The Last Hunger Season

Africa’s small farmers, who comprise two-thirds of its population, toil in a time warp, living and working essentially as they did in the 1930s. Without mechanized equipment, fertilizer, or irrigation; using primitive storage facilities, roads, and markets; lacking capital, credit, and insurance; they harvest only one-quarter the yields of Western farmers, half of which spoil before getting to market. But in 2011 one group of farmers in Kenya came together to try to change their odds for success—and their families’ futures. Roger Thurow spent a year following their progress.

In The Last Hunger Season, the intimate dramas of the farmers’ lives unfold amidst growing awareness that to feed the world’s growing population, food production must double by 2050. How will the farmers, Africa, and a hungrier world deal with issues of water usage, land ownership, foreign investment, corruption, GMO’s, the changing role of women, and the politics of foreign aid?

Order The Last Hunger Season on Amazon.com.

Families

The Last Hunger Season tells the story of four farmers in western Kenya—Leonida Wanyama, Rasoa Wasike, Zipporah Biketi, and Francis Wanjala—and their efforts to put an end to the hunger season. Learn more about their lives, families, and struggles and aspirations
 

Videos

This section features The Last Hunger Season documentary film trailer by Courter Films & Associates, video clips featuring smallholder farmers in Kenya, and Roger Thurow’s book discussion videos and speeches.

 

Media Coverage

See media coverage and interviews with Roger Thurow about his book, The Last Hunger Season: A Year in an African Farm Community on the Brink of Change.


Families

Zipporah Biketi

Zipporah Biketi is a 31 year old mother of four from the village of Kabuchai in western Kenya, where she lives with her husband, Sanet, who is in the animal trading business.
 

Francis Mamati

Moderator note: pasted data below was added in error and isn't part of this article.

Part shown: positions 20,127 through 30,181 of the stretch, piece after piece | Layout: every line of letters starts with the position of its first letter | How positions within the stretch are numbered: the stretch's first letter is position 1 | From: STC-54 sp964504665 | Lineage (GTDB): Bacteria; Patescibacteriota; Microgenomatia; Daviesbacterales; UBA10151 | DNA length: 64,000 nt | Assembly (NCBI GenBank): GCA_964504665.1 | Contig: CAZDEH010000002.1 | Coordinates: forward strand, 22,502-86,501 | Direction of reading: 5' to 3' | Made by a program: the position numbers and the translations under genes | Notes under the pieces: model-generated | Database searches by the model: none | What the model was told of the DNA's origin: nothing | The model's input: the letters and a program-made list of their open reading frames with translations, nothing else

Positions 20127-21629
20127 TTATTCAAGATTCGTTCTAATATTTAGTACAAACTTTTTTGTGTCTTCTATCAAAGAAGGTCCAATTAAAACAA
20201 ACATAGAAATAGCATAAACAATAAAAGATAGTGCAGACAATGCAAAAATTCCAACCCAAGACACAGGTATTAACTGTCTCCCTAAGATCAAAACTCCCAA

Francis Mamati is a 54 year old maize farmer from the village of Kabuchai in western Kenya, where he lives with his wife Mary and their nine children. His main goal is educating his children to lift them from poverty.
 

Leonida Wanyama

Leonida Wanyama is a 43 year old farmer and village elder from the Lutacho village in western Kenya. Her husband, Peter, was injured in a traffic accident many years ago; thus, she completely supports her seven children with food and education.
 

Rasoa Wasike

Rasoa Wasike is a 31 year old mother of three young boys from the village of Kabuchai in western Kenya. She is a small-holder farmer and an upcoming entrepreneur as she invested in a calf to eventually pay for her son’s education.

 


Videos

The Last Hunger Season Multi-Part Series



 


Documentary Film Trailer by Courter Films & Associates



 

The Last Hunger Season – Faith Video Series by One Campaign











 

Book Discussions and Speeches
 

Roger Thurow’s TedxChange at the Bill & Melinda Gates Foundation



 

The Last Hunger Season Book Discussion at the Center for Strategic and International Studies



 

Setting the Stage: One Billion Hungry. Can we Feed the World Sustainably?



 


Media Coverage
 

Interviews

Take Note: Hunger in an Age of Plenty
Roger Thurow’s Interview with WPSU’s Kate Lao Shaffner, February 2014




  Roger Thurow’s Interview with Tom Paulson at Humanosphere, April 2013

 

Book Reviews

The Last Hunger Season: When Will It Come?, Bread for the World, May 29, 2013

The Last Hunger Season: Study Guide and Quotes, Opportunity International, May 2013

The Last Hunger Season, One Billion Hungry, April 26, 2013

One Book One Northwestern: Last Hunger Season, Northwestern University, April 8, 2013

University Announces hoice for Next One Book One Northwestern, The Daily Northwestern, April 8, 2013

Out of Africa, Harvard Business Review, November 2012

The Last Hunger Season: A Year in an African Farm Community on the Brink of Change By Roger Thurow, Washington Post, September 7, 2012

The Last Hunger Season: A Year in an African Farm Community on the Brink of Change, Philanthropy News Digest, November 29, 2012

The Last Hunger Season, Acumen, August 8, 2012

The Last Hunger Season, Financial Times, July 22, 2012

The Last Hunger Season: How an NGO is Raising African Crop Yields, The National, May 26, 2012

The Last Hunger Season, USGLC, May 18, 2012

Archive

| By Roger Thurow

Historic Moment

Bread for the World’s new Hunger Report raises the stakes right from its very first sentence: